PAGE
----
Federal data agency tracks oil train movements

The federal government’s energy data agency has started releasing monthly data on crude oil shipments by rail.

The Energy Information Administration (EIA), which is part of the Energy Department but operates independently, announced the launch of the data Tuesday with January’s information and monthly totals going back to 2010.

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It’s part of the federal government’s response to the nearly exponential increase in shipments of oil by rail, which has accompanied a domestic oil boom.

“The new crude-by-rail data provides a clearer picture on a mode of oil transportation that has experienced rapid growth in recent years and is of great interest to policy makers, the public, and industry,” EIA Administrator Adam Sieminski said in a statement.

Sieminski said the EIA hopes the data “will provide key insights into oil-by-rail movements, including shipments to and from Canada.”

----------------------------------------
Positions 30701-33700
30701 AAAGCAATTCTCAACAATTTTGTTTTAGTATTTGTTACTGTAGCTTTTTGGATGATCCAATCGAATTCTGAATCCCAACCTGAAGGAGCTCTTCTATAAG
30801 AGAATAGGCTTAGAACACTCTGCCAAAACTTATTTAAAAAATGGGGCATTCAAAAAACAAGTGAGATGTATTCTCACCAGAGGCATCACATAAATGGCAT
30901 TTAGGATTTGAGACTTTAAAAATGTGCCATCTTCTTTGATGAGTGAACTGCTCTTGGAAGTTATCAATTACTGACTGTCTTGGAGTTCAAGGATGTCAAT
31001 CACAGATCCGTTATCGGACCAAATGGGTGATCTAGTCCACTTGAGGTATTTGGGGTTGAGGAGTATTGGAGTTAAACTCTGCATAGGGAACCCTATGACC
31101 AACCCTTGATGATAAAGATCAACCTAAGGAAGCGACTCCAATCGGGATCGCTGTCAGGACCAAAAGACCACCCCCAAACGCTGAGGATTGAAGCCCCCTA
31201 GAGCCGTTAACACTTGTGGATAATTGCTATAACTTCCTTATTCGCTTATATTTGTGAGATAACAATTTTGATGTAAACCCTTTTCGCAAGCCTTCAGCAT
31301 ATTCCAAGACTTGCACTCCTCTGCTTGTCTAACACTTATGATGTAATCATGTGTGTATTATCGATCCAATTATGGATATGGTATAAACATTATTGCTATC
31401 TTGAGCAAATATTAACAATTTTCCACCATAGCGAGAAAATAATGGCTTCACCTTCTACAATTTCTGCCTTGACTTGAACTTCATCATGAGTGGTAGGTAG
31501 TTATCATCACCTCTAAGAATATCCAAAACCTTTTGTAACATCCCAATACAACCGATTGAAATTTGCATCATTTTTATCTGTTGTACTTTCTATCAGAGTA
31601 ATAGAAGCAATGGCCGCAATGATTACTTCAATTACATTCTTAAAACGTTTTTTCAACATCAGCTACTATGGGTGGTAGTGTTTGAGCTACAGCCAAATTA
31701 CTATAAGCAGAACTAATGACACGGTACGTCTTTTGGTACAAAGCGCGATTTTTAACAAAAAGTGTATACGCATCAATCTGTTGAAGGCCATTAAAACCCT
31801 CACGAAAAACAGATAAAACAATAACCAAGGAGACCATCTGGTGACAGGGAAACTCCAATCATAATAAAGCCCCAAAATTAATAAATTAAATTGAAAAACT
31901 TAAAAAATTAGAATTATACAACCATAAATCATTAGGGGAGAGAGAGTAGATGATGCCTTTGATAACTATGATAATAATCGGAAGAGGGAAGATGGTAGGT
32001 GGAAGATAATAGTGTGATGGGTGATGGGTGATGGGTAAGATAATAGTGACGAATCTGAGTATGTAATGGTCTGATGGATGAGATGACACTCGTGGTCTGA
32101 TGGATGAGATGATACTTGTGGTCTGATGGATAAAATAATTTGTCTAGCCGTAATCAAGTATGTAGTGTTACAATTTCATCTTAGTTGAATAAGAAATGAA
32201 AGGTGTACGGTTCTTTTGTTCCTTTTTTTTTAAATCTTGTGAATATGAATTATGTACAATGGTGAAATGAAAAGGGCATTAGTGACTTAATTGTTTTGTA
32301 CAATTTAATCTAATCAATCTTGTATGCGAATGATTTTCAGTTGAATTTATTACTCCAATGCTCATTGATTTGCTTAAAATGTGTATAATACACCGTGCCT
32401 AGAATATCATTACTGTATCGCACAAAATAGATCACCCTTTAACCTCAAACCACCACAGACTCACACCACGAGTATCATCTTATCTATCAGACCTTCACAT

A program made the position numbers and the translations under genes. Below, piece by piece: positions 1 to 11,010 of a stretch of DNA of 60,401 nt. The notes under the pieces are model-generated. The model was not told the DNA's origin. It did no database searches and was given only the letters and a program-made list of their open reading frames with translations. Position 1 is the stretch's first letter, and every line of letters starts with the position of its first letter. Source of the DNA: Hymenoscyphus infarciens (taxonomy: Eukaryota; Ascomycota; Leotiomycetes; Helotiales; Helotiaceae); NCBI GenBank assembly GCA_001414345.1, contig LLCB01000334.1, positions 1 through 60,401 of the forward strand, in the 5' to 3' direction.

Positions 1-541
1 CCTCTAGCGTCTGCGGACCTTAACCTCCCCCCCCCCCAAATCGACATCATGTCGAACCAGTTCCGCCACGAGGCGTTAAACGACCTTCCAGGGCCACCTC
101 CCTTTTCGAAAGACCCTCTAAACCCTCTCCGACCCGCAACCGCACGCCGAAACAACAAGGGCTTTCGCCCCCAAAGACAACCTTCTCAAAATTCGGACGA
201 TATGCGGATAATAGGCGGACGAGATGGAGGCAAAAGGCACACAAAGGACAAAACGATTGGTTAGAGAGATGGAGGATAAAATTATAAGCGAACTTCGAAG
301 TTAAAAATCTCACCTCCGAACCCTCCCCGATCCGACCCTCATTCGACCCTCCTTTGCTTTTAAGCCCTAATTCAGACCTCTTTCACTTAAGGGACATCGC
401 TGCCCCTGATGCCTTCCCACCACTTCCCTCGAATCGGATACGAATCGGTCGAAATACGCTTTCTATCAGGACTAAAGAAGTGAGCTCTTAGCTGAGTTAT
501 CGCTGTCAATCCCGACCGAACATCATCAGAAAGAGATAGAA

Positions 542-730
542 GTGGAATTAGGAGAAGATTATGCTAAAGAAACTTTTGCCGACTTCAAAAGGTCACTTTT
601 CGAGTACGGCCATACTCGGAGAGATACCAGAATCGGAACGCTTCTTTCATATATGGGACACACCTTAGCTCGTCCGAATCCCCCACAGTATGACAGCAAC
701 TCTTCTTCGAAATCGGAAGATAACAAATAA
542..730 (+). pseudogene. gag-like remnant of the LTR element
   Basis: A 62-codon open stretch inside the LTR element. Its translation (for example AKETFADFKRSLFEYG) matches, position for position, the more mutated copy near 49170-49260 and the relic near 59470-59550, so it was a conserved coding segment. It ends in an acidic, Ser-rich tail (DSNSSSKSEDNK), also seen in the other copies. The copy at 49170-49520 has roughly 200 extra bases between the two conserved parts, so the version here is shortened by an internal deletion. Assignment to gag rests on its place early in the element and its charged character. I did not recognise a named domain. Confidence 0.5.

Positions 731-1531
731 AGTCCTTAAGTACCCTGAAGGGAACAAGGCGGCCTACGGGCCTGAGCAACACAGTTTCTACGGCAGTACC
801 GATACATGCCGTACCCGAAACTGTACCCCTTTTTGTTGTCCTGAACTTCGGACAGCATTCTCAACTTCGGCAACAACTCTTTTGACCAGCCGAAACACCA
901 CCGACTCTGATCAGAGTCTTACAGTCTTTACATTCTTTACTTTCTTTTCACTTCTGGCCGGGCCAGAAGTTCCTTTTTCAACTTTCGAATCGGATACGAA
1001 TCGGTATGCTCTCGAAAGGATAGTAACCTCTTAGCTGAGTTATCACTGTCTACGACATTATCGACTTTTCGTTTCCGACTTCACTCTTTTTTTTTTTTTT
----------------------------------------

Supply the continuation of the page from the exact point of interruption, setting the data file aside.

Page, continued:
The data is limited in that it only tracks movements within and between the five regions into which the EIA divides the country, as well as movements between Canada and each region.

In the January report, the region that includes the Midwest and North Dakota’s Bakken formation was by far the largest shipper of crude by rail, at 732,000 barrels per day on average.

The region that covers the entire East Coast was the largest recipient, taking in 523,000 barrels a day.

The EIA culls information for the report from the Surface Transportation Board and various third-party sources, it said.

The reports will come out each month with the agency’s regular petroleum reports, which also include oil transportation data for pipelines, tankers and barges.